(Related to Are Muslims fit to be Noahides?. ) The question came up there, are the Muslims heretical (in our view) because they reject our Torah as we currently have it?
This is based on a gemara Sanhedrin 99a, quoted by the Rambam in Hilchos Teshuvah:
It is taught in another baraita: “Because he has despised the word of the Lord”; this is a reference to one who says the Torah did not originate from Heaven. And even if one says the entire Torah originated from Heaven except for this verse, i.e., any one verse, claiming that the Holy One, Blessed be He, did not say it but Moses himself said it on his own, this is included in the category of: “Because he has despised the word of the Lord.”
My question: We know that there are disagreements on various versions of our Sefer Torah, an extra or missing vav here or there, an aleph in place of the hey there. How far can one disagree with the current version (say, in the Aleppo Codex) without falling afoul of this gemara?
After all, the text of the gemara is "but Moses himself said it on his own" (אלא משה מפי עצמו). That isn't what I'm asking here. I'm asking, if someone says, "For sure the entire Torah is exactly what G-d gave Moshe. Not one letter was made up or added by Moshe, ח"ו. But I think that posuk was a copying error later, by mistake."
Obviously this kind of thing lends itself to outrageous abuse and people playing games. I've heard that the Muslims claim that we switched Isaac and Ishmael in the Akeidah, ח"ו! [This example illustrates that someone doing this is likely to run afoul of some other issues, like trust in our Sages and their transmission.] I'm asking about an honest sincere Bible critic, say, if there is such a thing.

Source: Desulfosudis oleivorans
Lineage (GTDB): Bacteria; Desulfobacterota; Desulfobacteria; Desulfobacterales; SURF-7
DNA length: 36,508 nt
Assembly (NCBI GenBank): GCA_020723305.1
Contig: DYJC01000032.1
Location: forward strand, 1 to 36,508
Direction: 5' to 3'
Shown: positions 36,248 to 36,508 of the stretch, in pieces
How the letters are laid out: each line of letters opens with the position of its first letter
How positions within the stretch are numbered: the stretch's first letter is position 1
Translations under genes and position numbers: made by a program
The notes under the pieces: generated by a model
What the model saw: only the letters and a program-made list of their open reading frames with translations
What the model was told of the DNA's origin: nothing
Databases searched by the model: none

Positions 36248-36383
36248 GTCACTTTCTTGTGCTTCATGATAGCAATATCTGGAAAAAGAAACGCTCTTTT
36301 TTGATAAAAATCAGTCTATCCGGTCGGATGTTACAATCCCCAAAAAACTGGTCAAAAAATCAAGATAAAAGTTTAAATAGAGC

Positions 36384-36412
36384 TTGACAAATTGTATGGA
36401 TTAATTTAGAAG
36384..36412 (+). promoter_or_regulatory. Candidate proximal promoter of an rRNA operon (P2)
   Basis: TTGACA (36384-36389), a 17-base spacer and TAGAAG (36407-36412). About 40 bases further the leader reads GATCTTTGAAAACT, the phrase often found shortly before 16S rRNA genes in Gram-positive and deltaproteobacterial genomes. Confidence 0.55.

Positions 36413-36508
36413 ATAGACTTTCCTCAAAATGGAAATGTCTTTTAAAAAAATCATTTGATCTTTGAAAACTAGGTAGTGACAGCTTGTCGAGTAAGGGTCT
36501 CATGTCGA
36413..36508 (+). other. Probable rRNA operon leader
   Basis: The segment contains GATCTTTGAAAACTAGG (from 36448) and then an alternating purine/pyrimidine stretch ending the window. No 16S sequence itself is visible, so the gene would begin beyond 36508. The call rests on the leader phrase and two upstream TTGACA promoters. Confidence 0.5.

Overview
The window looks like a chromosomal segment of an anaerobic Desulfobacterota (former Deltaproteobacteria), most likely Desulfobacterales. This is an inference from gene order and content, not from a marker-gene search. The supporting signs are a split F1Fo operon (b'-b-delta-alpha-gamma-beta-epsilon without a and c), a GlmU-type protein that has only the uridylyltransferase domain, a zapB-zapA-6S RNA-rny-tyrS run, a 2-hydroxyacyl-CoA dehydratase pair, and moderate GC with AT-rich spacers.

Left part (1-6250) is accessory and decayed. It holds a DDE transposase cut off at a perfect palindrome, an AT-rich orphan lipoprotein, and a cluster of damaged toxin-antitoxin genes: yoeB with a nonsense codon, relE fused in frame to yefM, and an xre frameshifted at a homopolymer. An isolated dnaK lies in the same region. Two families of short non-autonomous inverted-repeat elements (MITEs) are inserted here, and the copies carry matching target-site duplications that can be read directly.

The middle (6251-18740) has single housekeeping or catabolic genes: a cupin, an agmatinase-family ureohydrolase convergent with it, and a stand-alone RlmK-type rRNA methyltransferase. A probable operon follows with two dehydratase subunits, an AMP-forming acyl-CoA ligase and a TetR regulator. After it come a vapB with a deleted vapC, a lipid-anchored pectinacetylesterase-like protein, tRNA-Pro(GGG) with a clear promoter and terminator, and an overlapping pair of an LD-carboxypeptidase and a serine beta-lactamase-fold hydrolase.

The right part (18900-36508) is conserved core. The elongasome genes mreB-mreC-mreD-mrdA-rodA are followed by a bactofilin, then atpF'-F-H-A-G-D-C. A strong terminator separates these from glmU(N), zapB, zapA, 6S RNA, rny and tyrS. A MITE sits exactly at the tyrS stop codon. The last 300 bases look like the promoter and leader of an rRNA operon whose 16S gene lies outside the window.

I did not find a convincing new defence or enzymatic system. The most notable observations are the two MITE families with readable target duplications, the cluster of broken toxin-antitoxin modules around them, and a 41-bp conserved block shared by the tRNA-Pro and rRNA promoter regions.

(This came up because I heard today that some secular scholars make exactly such claims about the Ibn Ezra; I know nothing about the details, maybe others do. But I just heard a chareidi chacham reject such claims because, "Chas Vashalom!, the Ibn Ezra wouldn't believe something heretical!" So that would go into my question: Is it possible someone could believe that because there's nothing really wrong with it?)
Added: I am assuming here that the answer to the related question How can the Rambam's Eighth Principle of Jewish Faith be believed in light of Hazal? is the one given there in the name of Rav Yaakov Weinberg z"l: The Rambam's Eighth Principle is not concerned with the accuracy of our current text.